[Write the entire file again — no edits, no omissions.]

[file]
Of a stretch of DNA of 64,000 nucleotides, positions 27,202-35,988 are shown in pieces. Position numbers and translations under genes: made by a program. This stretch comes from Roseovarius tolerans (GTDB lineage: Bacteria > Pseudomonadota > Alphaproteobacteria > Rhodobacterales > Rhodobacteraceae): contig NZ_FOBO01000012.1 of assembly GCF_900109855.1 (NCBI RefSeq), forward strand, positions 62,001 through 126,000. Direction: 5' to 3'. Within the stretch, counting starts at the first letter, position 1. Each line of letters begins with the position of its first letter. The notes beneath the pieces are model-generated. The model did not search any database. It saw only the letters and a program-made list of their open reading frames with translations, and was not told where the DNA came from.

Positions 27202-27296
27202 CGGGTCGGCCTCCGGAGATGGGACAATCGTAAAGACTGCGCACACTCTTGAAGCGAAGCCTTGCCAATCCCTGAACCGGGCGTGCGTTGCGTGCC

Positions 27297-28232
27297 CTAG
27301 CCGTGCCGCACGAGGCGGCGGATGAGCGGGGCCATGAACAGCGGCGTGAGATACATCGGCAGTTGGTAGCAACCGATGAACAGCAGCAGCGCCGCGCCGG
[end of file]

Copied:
Of a stretch of DNA of 64,000 nucleotides, positions 27,202-35,988 are shown in pieces. Position numbers and translations under genes: made by a program. This stretch comes from Roseovarius tolerans (GTDB lineage: Bacteria > Pseudomonadota > Alphaproteobacteria > Rhodobacterales > Rhodobacteraceae): contig NZ_FOBO01000012.1 of assembly GCF_900109855.1 (NCBI RefSeq), forward strand, positions 62,001 through 126,000. Direction: 5' to 3'. Within the stretch, counting starts at the first letter, position 1. Each line of letters begins with the position of its first letter. The notes beneath the pieces are model-generated. The model did not search any database. It saw only the letters and a program-made list of their open reading frames with translations, and was not told where the DNA came from.

Positions 27202-27296
27202 CGGGTCGGCCTCCGGAGATGGGACAATCGTAAAGACTGCGCACACTCTTGAAGCGAAGCCTTGCCAATCCCTGAACCGGGCGTGCGTTGCGTGCC

Positions 27297-28232
27297 CTAG
27301 CCGTGCCGCACGAGGCGGCGGATGAGCGGGGCCATGAACAGCGGCGTGAGATACATCGGCAGTTGGTAGCAACCGATGAACAGCAGCAGCGCCGCGCCGG